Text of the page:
The reason there is no instruction manuals for raising children is that you would need a new manual for every child who ever existed. The curve balls keep it interesting and hilarious and oh-so-challenging.
Jack has a number of loose teeth these days but he has yet to lose one. I guess he is right on target since he is months from his seventh birthday, but it is somehow deeply sad for me to let those little baby teeth go. Like its totally out of my control. Also, I have invested so much effort into keeping those little teeth cavity free and then they just fall out and are gone forever. I guess if your kid was riddled with cavities it would be a great relief to get a do-over, but it just feels like a waste to me!
Speaking of growing up, Ham is not potty trained at all despite all of our valiant effort. Actually, not trained is not accurate terminology. He is very trained indeed. Just not to pee and poo on the toilet. In fact, he has taken to changing his own diaper. At first he was bringing us the clean diaper and giving us detailed verbal instructions on what he wanted done with it. We told him that a man who can command his own diaper change is surely capable of using a toilet. Then he began taking care of the changes himself. He removes the old diaper, throws it away, does some wiping, and then straps the new one on. Sometimes he even throws powder into the mix and there was one run in with Desitin that almost gave us a white Christmas. His obsession with independence will one day manifest itself with the proper use of the household plumbing facilities. Until then, I'm happy to buy diapers if he handles the rest.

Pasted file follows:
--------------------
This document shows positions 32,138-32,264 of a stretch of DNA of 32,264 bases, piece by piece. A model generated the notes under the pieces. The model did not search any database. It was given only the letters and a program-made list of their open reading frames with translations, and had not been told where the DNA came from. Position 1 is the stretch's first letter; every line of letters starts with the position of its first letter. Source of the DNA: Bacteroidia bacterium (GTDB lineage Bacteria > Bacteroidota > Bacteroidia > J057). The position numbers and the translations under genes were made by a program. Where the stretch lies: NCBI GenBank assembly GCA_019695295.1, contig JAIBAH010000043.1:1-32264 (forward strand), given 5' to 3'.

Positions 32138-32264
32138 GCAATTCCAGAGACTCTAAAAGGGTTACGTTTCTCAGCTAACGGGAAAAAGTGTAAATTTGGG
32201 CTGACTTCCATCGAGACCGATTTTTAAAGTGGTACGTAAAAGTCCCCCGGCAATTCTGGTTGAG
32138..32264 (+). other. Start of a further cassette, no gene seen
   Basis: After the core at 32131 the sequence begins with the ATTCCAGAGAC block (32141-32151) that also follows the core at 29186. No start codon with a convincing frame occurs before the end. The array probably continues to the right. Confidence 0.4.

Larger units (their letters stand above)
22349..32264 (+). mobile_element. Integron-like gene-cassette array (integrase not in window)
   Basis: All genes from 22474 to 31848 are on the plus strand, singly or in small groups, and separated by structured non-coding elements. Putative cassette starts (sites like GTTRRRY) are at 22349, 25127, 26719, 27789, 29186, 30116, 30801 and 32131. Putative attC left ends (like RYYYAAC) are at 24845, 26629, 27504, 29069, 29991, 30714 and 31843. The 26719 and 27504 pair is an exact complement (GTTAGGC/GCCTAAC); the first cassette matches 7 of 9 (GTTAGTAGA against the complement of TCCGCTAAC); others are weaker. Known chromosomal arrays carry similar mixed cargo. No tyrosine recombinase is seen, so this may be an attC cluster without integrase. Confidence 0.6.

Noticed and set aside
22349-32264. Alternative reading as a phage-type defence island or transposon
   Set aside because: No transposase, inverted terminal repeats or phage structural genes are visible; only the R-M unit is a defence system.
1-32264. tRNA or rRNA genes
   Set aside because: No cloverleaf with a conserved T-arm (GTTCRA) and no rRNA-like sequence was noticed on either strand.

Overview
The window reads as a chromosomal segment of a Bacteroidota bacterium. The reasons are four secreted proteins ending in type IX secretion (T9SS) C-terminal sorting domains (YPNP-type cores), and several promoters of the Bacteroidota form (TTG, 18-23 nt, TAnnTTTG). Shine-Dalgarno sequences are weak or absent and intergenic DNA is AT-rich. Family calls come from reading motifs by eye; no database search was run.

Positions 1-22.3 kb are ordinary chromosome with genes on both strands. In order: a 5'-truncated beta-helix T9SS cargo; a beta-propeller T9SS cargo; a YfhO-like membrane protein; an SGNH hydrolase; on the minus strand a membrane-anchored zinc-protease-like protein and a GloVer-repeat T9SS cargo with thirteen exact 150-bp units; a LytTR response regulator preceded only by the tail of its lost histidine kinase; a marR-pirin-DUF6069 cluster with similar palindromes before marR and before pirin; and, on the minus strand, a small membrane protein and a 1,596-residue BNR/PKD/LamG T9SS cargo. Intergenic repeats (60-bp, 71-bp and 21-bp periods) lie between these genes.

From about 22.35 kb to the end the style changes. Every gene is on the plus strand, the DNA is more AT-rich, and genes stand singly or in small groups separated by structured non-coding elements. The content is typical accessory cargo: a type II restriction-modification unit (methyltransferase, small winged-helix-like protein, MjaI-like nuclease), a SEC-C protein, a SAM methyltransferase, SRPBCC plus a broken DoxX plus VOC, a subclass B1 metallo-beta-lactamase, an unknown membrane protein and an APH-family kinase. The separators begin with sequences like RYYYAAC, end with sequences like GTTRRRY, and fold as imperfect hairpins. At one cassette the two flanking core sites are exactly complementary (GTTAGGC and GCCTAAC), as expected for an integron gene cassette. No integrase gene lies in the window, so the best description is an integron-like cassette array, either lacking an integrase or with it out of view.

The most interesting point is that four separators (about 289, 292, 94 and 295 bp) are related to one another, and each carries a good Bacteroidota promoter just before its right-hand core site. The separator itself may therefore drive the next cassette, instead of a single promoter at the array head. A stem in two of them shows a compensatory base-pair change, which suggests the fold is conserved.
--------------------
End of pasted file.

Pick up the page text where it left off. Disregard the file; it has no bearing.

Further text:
Friday, December 10, 2010
How do I know this? There are a few reasons. First of all, the grenades flying around my living room resemble holiday cheer. I can't get everything done, everyone is sick or hurt, we have been attending parties and shows galore.